Tuesday, March 4, 2014

How do we relate to writing?

As I am reading War and Peace the second time, many of the motifs and themes that had escaped me the first time are becoming more apparent, I start to notice more aspects of the personality of characters and it is a very interesting experience.

I know that most of the rest of the people in our class are having their first experience with War and Peace and potentially with Tolstoy as well. The question that our conversation in class on Monday brought to me was - how do we engage with the characters we see? What makes us see good or evil in one or another and why do we like some better than others? Obviously, some of them do really good deeds, others not so much, some are just oblivious to the unhappiness they cause. Yet, in my previous class on War and Peace, there was someone who really liked Dolokhov and kept insisting that he is a good guy ( and as Rostov discovered, he does have a family that he loves very much) and now Cynthia brings up a very good point about Helene's honesty about her manipulative nature which could redeem her.

It is very interesting to me how much of ourselves we allow into our readings. Like I mentioned in class, Natasha seemed like a charming ideal of femininity to me (although I didn't love her) and I was obsessed with Andrew, with his calm and composed nature and his ability to anchor other characters and learn from his experiences. This time around I respect Mary so much more than I did the first time, I find it hard to relate to Natasha's exuberance anymore and Andrew, although still appealing, has lost his capacity to awe me. I was a first-semester first-year when I first read War and Peace and I definitely grew up since then. Thus, is the way I relate to characters now a result of my growth or a result of being able to re-read the book and noticing the details I couldn't see the first time?

My question for all of you is - do you think that upon reading the book a second time you would empathize with the same characters or change? And if you think you would change your minds, would that be a result of your own change?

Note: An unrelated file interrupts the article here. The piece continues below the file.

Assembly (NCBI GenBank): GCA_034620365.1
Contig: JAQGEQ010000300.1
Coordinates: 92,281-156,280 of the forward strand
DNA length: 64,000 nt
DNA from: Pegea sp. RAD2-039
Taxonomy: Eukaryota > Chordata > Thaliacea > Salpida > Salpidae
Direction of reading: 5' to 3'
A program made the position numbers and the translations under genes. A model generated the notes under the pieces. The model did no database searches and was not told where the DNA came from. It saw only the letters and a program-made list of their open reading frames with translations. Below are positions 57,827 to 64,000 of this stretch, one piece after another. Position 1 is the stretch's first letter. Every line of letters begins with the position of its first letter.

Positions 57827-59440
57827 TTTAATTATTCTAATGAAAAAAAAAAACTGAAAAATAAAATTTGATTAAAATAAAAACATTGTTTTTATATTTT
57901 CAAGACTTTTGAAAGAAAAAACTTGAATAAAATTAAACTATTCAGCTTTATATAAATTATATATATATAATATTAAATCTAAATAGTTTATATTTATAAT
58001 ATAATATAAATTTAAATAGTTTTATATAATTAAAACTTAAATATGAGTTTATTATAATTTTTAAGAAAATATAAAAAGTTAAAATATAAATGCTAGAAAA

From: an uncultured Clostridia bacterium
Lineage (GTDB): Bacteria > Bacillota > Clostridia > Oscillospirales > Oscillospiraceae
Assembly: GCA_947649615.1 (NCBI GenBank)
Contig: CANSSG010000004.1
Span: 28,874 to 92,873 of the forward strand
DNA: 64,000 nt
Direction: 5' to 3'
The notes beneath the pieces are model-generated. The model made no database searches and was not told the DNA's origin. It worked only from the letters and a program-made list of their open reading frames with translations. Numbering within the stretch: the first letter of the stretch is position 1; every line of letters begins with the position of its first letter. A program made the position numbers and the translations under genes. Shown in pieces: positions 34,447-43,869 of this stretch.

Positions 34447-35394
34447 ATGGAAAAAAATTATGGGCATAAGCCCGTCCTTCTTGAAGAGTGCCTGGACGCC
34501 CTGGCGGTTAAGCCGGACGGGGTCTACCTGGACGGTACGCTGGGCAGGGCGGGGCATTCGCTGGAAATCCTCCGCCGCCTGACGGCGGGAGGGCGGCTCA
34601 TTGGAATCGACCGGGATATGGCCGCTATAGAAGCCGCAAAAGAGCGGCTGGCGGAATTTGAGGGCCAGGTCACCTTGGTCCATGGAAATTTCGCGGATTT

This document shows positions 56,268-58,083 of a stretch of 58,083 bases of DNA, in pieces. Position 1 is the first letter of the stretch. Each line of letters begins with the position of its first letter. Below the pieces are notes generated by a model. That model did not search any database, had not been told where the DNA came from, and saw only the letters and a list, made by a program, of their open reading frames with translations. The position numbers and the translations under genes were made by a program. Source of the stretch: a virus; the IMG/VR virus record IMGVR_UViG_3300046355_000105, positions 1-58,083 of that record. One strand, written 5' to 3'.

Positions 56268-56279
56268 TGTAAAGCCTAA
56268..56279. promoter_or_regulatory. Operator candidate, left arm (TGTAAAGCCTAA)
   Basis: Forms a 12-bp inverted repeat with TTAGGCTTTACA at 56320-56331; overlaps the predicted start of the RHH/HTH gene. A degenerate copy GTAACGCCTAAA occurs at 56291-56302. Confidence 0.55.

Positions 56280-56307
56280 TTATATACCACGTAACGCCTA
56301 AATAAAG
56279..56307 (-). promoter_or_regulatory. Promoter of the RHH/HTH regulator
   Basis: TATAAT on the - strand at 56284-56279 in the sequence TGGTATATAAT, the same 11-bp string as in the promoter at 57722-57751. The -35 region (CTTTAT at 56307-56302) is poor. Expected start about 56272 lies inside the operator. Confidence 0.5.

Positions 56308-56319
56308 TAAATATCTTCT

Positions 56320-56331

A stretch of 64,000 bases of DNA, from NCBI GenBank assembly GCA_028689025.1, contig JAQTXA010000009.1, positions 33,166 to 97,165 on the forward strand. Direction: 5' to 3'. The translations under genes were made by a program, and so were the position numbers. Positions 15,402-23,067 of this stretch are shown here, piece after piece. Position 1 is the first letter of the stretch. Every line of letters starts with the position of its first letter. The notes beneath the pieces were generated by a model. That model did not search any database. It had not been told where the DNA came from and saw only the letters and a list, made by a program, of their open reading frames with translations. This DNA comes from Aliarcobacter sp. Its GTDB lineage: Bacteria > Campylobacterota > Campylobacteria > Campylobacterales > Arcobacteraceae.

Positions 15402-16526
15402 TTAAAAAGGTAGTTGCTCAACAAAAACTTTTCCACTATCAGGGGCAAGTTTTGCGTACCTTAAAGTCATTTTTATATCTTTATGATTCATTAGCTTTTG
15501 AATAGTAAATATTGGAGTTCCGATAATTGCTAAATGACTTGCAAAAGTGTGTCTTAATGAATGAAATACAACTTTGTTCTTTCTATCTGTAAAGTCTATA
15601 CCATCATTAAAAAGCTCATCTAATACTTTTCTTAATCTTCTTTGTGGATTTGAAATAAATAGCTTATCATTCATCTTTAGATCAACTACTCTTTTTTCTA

For instance, just to change the frame a little bit - imagine reading Family Happiness as a happily married individual 20 years from now. Imagine reading it as a recently divorced individual. Although Family Happiness is not an accurate description of modern life - could it maybe have a different meaning for you in different contexts?


  1. I definitely think if I read War and Peace, I might see it differently. I sometimes rushed through parts to get through a reading in time and when you reread something, it's easier to catch details that weren't so obvious the first time. Another part of it is what Kelly said about how War and Peace has so much going on that each group she teaches sees it differently, so at different times in your life you might be more interested in different sections or characters because you relate to them more.

  2. Funny you should mention divorced persons, Iulia! The first time I read "Family Happiness," I was a twenty year old and was swayed by Tolstoy's argument, though at that time I knew I did not want that type of "Family Happiness" for myself as a 20th-century woman. When I read it now, as a divorced person in my 40s, I think 'oh, brother' when I read it and that those two would have divorced in the 20th century :)

  3. This is actually my second time reading War and Peace as well, though the first time I read it was 5 or 6 years ago (so that much of the plot had passed out of my memory by the time I started reading it again for this course). Strangely enough, I don't think my character preferences have changed much at all: I still empathize the most with Pierre, Natasha, Mary, and Andrew (in that order). However, I feel like now I have a far different perspective on these characters; (arguably) I'm now looking at them from the viewpoint of a young adult rather than a child. So I think that experience has played a decisive role for me.

  4. Alex, your comment reminds me of an experience I had before coming to college. I already knew I was going to read War and Peace in my tutorial and I told my math professor about it. She said that I was going to love it and that she has been reading that book at different points in time throughout her life and every time she read it she got a different meaning out of it depending on the stage she was in her life.

    Professor Herold - Thank you for mentioning that! Obviously, none of us have had such experiences so far so it's interesting to hear that perspectives are influenced by our own experiences. Also - I'd be interested to know if any of my peers disagree with your points- is "Family Happiness" happiness to be desired in this century?

    Chris, that's interesting - I would have predicted you would have changed your mind on at least one of the main characters. Well - if you read it again a third time when you're old and have time to do it outside of a class :) it would be fascinating to know if you stay consistent with your current opinions and if so, what that might mean about you as a reader?